|Year : 2020 | Volume
| Issue : 1 | Page : 41-45
Dermatological changes and diseases in Iraqi pregnant women
Lamyaa Ali Hasan1, Zinah Kadhim Kareem1, Nadheer Ahmed Matloob2
1 AlMustansiriyah Primary Health Care, Training Centre of Family Medicine, Iraqi Ministry of Health, University of AlNahrain, Baghdad, Iraq
2 Department of Medicine, Section of Dermatology and Venereology, College of Medicine, University of AlNahrain, Baghdad, Iraq
|Date of Submission||08-Jul-2019|
|Date of Decision||10-Aug-2019|
|Date of Acceptance||20-Oct-2019|
|Date of Web Publication||29-Jun-2021|
Nadheer Ahmed Matloob
Department of Medicine, Section of Dermatology and Venereology, College of Medicine, University of Al-Nahrain, Baghdad
Source of Support: None, Conflict of Interest: None
Background: Pregnancy, childbirth, and puerperium are associated with profound physiological endocrine upheavals. The physiological events of pregnancy and its resolution can also modify a number of concomitant dermatoses, and there are also some pathological skin conditions that are virtually pregnancy specific. Objective: This study was an attempt to find the most common dermatological problems that are faced by the Iraqi women during pregnancy. Patients and Methods: A convenient sample of 300 pregnant women was included in this cross-sectional study which was conducted in the consultation clinic of dermatology and the consultation clinic of obstetrics and gynecology of Al-Kadhymia Teaching Hospital between February 1, 2012, and the end of June 2012. Clinical diagnosis was based on history and clinical examination, and appropriate investigation including biopsy was done accordingly. Results: A total of 300 pregnant women with ages ranged from 14 to 44 years, with a mean age of 29 ± 15 years. Primi/multigravida ratio was 2:3 with gestational age between 2nd and 9th month. Various skin problems were seen among these cases, those with specific dermatosis account for 22.4% of the total, while those with nonspecific diseases constitute 77.6% of the cases. The major ones were infections and infestations (27.3%) followed by eczema and dermatitis (19.3%). Most common physiological skin changes were striae gravidarum which was seen in 78% of cases, followed by melasma in 49% of cases. Conclusions: The study showed that the most common skin changes and diseases during pregnancy include (1) pruritus gravidarum (more common started in primigravida and in the third trimester); (2) scabies (may be due to endemic of this disease) and superficial fungal infection; (3) striae gravidarum (more common in multigravida in the third trimester); followed by melasma (more common multigravida in the second trimester).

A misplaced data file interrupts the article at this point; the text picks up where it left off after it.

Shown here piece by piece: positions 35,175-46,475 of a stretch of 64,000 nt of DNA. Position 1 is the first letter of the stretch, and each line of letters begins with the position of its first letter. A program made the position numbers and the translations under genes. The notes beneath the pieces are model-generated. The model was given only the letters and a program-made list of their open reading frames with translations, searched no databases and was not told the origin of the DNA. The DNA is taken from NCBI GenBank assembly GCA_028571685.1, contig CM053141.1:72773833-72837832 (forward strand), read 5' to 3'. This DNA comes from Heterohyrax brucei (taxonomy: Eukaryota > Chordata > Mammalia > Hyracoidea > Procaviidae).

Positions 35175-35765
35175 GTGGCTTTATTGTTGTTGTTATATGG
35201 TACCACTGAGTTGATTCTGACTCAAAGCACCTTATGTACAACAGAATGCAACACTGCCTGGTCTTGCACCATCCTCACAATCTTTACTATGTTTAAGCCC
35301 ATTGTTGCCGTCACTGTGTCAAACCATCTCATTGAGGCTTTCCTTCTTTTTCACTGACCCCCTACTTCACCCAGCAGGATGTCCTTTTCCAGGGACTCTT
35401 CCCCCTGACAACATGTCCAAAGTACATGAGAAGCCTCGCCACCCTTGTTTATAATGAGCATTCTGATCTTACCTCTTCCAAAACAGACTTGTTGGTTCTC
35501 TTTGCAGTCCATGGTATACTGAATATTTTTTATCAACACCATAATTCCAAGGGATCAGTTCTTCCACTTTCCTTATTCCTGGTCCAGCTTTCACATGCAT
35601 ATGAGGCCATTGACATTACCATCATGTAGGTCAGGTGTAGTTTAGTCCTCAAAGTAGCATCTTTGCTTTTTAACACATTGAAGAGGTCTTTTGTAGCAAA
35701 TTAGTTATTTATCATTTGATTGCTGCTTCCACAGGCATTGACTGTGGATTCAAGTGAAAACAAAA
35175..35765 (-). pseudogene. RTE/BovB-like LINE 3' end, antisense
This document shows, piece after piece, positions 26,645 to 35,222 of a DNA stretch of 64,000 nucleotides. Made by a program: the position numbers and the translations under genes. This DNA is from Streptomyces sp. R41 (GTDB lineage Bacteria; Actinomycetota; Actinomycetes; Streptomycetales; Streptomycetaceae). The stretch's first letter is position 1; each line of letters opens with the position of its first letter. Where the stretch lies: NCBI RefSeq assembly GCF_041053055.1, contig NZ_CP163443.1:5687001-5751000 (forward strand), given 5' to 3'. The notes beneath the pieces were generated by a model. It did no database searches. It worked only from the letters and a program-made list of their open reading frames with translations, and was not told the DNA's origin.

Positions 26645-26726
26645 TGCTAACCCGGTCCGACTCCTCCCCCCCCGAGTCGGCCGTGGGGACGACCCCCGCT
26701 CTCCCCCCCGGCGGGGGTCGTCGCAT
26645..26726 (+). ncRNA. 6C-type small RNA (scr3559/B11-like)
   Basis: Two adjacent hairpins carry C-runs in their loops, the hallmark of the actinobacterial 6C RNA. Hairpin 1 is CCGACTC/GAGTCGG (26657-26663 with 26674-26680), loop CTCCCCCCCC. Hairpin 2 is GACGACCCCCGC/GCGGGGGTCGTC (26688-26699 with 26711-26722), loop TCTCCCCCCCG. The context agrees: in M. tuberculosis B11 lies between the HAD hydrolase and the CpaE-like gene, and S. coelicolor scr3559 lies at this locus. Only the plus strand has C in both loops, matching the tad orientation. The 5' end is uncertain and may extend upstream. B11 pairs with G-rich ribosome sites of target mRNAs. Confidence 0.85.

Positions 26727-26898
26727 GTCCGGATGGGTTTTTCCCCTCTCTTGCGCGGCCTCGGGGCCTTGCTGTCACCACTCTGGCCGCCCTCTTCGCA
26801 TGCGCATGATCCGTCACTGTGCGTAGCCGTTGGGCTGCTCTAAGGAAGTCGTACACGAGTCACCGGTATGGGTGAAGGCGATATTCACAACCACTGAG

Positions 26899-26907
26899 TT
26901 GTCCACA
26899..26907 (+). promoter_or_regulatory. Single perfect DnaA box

Keywords: Changes, dermatological, diseases, Iraqi, pregnant
|How to cite this article:|
Hasan LA, Kareem ZK, Matloob NA. Dermatological changes and diseases in Iraqi pregnant women. IRAQI J COMMUNITY MED 2020;33:41-5
| Introduction|| |